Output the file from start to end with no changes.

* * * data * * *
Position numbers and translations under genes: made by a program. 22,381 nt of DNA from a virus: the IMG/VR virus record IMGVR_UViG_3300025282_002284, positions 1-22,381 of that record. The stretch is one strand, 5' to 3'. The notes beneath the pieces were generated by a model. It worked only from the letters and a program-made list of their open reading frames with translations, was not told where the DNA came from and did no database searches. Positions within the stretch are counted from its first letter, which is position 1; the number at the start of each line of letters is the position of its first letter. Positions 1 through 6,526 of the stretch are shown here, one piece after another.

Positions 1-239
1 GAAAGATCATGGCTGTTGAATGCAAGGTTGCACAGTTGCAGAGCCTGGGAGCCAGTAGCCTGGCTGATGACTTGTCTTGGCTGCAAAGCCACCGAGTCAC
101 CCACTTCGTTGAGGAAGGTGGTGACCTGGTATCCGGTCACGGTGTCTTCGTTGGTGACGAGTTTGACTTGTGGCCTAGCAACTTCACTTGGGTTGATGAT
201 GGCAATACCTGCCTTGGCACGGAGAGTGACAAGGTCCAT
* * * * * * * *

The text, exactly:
Position numbers and translations under genes: made by a program. 22,381 nt of DNA from a virus: the IMG/VR virus record IMGVR_UViG_3300025282_002284, positions 1-22,381 of that record. The stretch is one strand, 5' to 3'. The notes beneath the pieces were generated by a model. It worked only from the letters and a program-made list of their open reading frames with translations, was not told where the DNA came from and did no database searches. Positions within the stretch are counted from its first letter, which is position 1; the number at the start of each line of letters is the position of its first letter. Positions 1 through 6,526 of the stretch are shown here, one piece after another.

Positions 1-239
1 GAAAGATCATGGCTGTTGAATGCAAGGTTGCACAGTTGCAGAGCCTGGGAGCCAGTAGCCTGGCTGATGACTTGTCTTGGCTGCAAAGCCACCGAGTCAC
101 CCACTTCGTTGAGGAAGGTGGTGACCTGGTATCCGGTCACGGTGTCTTCGTTGGTGACGAGTTTGACTTGTGGCCTAGCAACTTCACTTGGGTTGATGAT
201 GGCAATACCTGCCTTGGCACGGAGAGTGACAAGGTCCAT